I delivered a keynote presentation at WebSideStory's user conference two weeks ago in Santa Monica. One of my slides aroused a fair amount of interest so I thought it would be interesting to give the gist of it here (along with the picture I used). It's specially topical a day after Google's press day, since it's about Google's future prospects. I had a couple of other slides that touched on the future for Microsoft, too, which I'll cover in a separate posting.
One of the key facts that people often forget about Google is that AdWords was a lucky break. No one had any idea how enormously successful it would be. The only thing the company's managers knew at the time they set out to create it in late 1999 was that Google desperately needed some way of monetizing search results so it wouldn't have to sign up with banner-ad company DoubleClick.
If you look at why AdWords now generates as much revenue for the company as it does, I think it's possible to break it down into three separate aspects. Once you've done that it becomes easier to analyze where Google's revenues and profitability are under threat, and what the company needs to do to move beyond its current revenue sources. The extent to which Google's current prosperity is under threat also becomes a lot clearer.
The base level is what AdWords was initially designed to do — generate revenues from search results. This revenue stream will continue to exist as long as Google remains the preferred search engine for millions of users. It's relatively secure, so long as Google continues to invest in maintaining its edge in search — and so long as no one else comes along with a breakthrough next-generation search technology, as Google itself once did. But I don't believe this revenue stream is as profitable as other observers seem to think, especially now that Microsoft has stepped up its investment to compete head-on for the same ad dollars. Sooner or later, competition will force Google and its search engine rivals to start squeezing down the cut that they charge for serving ads — while still having to fund huge R&D budgets out of those revenues.
The next slug of profitability comes from the way that AdWords opened up advertising to a new 'long tail' market of advertisers. These small business and home business advertisers have no scope to negotiate their AdWords pricing in the way that larger media buyers can. This I believe has been a hugely under-estimated source of profitability (one that was magnified when the AdSense program opened up to the 'long tail' of small website publishers). But it is just as vulnerable to competitive pressures as the previous category, once Yahoo!, MSN and others begin to focus in on this market (I don't believe they have so far — they've been too seduced by the glamor of chasing the less profitable but higher-spending large-account business first).
The most profitable element, however, I believe has been totally overlooked. It's quite simply that Google gained first-mover advantage in delivering online advertising as a service. First of all by building an online interface that meant advertisers could sign up and manage their keyword advertising in a completely automated, self-service interface. Then by adding an API so that advertisers could build their own internal software (or even use third-party products like WebSideStory's Bid) to automatically manage their ad spending. Yes folks, AdWords is an on-demand application — a first-of-its-kind. Since there was nothing else like it on the market, Google has been free to charge whatever it liked for the service. In fact, that 'price' remains one of the Google's most closely-guarded secrets. It's the difference between what advertisers pay and what publishers receive — both of whom are sworn to secrecy by Google's terms of service. But while I can't tell you what the price is, I can say with certainty that Google faces increasing competition here, too. It has lost its first mover advantage, and this element of its profitability is also destined to fall.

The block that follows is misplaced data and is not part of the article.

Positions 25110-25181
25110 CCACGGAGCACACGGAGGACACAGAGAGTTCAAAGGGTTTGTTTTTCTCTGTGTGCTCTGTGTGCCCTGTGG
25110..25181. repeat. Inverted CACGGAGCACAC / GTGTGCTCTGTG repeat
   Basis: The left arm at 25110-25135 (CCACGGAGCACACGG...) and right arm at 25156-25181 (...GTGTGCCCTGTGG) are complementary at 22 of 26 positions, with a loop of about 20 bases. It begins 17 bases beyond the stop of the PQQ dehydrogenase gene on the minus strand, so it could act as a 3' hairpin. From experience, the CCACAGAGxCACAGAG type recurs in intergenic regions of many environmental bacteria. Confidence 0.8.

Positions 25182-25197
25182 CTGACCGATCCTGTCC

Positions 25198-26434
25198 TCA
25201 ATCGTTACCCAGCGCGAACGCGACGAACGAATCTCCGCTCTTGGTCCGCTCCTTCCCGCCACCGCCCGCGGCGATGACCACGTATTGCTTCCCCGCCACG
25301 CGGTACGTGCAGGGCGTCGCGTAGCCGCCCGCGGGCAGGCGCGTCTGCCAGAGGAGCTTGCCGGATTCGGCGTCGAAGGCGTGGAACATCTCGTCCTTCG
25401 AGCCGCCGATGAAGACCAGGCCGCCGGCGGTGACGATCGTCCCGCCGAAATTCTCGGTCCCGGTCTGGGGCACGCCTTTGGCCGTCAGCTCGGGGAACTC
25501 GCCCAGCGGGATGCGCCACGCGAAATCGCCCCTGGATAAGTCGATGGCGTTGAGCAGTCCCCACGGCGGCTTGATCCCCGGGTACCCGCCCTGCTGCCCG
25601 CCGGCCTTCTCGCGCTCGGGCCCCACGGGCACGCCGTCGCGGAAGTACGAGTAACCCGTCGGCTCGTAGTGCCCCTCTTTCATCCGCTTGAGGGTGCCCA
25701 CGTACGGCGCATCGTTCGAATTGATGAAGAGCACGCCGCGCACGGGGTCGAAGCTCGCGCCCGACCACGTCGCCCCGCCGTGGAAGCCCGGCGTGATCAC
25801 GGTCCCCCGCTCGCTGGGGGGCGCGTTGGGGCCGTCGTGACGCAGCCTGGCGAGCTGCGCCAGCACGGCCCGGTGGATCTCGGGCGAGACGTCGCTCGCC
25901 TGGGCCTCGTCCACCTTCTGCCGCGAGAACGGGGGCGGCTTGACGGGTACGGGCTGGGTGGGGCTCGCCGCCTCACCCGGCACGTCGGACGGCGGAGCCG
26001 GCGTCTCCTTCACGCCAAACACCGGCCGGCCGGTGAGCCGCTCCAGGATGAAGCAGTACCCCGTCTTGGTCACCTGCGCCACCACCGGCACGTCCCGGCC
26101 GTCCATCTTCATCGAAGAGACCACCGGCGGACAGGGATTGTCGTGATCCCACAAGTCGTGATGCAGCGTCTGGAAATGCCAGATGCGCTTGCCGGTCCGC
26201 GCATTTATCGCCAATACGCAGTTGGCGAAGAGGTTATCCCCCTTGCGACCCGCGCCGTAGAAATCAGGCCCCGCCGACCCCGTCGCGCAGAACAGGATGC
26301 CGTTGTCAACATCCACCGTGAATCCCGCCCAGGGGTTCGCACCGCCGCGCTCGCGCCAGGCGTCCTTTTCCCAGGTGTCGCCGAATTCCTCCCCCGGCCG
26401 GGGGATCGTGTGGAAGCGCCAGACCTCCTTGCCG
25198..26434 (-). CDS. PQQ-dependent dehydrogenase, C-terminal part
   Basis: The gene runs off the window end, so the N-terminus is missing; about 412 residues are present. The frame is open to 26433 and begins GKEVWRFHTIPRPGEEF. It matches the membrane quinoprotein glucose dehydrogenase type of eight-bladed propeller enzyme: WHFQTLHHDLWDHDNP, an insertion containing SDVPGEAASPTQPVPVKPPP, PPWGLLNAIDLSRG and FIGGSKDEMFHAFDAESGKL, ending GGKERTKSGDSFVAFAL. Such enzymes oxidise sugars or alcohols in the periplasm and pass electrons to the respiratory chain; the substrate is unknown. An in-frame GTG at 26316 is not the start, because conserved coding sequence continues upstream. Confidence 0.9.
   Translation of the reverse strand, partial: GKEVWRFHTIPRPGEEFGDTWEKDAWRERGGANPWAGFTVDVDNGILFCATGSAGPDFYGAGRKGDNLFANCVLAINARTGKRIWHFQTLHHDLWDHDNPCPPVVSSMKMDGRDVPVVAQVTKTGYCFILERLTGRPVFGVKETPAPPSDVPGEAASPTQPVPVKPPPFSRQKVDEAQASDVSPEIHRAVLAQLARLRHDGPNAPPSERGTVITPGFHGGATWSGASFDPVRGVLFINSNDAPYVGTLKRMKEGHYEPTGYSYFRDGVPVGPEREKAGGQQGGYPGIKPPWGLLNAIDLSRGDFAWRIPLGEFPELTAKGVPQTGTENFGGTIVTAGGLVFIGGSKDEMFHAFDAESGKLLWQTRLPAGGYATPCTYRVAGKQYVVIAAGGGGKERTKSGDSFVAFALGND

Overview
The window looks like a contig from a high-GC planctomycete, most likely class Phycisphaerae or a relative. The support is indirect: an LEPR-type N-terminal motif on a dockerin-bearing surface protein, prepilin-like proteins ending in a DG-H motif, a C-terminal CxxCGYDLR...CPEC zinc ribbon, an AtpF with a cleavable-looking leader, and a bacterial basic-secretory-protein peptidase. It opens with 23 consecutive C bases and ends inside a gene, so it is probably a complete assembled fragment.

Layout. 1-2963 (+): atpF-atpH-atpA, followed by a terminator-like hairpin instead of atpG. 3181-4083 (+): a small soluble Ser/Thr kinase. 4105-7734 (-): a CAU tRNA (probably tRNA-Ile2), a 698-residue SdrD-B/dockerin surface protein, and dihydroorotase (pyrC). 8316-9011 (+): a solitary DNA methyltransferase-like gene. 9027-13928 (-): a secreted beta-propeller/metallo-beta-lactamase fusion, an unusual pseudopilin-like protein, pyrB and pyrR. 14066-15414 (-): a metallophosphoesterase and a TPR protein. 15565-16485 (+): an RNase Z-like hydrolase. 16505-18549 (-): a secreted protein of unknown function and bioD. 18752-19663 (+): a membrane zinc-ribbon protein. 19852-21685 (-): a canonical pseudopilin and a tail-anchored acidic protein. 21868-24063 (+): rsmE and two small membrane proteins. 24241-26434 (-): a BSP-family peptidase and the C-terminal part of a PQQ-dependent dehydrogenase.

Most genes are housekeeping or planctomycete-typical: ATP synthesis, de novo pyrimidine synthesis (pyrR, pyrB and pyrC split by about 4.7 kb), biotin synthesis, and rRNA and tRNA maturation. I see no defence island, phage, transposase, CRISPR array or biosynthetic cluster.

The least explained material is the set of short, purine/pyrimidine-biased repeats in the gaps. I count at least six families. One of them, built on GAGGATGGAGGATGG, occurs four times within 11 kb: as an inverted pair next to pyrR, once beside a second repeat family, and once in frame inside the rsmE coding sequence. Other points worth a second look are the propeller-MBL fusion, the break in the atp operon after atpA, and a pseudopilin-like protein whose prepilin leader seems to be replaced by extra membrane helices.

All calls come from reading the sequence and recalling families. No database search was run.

Google's challenge is to maintain growth in its revenues and profitability. So far, virtually all of that growth has come through organic expansion in search traffic and in the success of its first-mover play in advertising-as-a-service (especially in opening up a new long-tail market). But now it's seeing competition in all of these core categories, which will inevitably squeeze profits as well as restricting growth. Its best hope is to expand into new areas, preferably ones where it faces less competition. So that's what the company has been trying to do with all its innovation and beta-version experiments.
One way in which it can grow is by expanding its content footprint. This can work in two different aspects. First of all, it can find new content to search, and thus increase the number of search results pages that it serves ads onto. Gmail has been a successful vehicle for this, and may be part of the explanation for its own content taking a faster-growing slice of ad revenues than third-party sites. Secondly, it can acquire new forms of content pages on which to display ads. Google Maps is one example, Calendar another.
The other strategy it could follow is to aim to develop some other first-mover innovation that will be as lucrative as advertising-as-a-service. If I were a shareholder I think this is what I would be hoping for. But I'm not sure that Google, even if it is trying to do this, really has its heart in it. Its mission, after all, is to organize the world's information. So long as it can make money by serving contextual advertising alongside that information, why try and invent anything else? Well, if the company is happy with limiting itself to those ambitions, so be it. It's quite a big mission. But it's far from being the biggest opportunity out there, as I'll discuss in my next posting.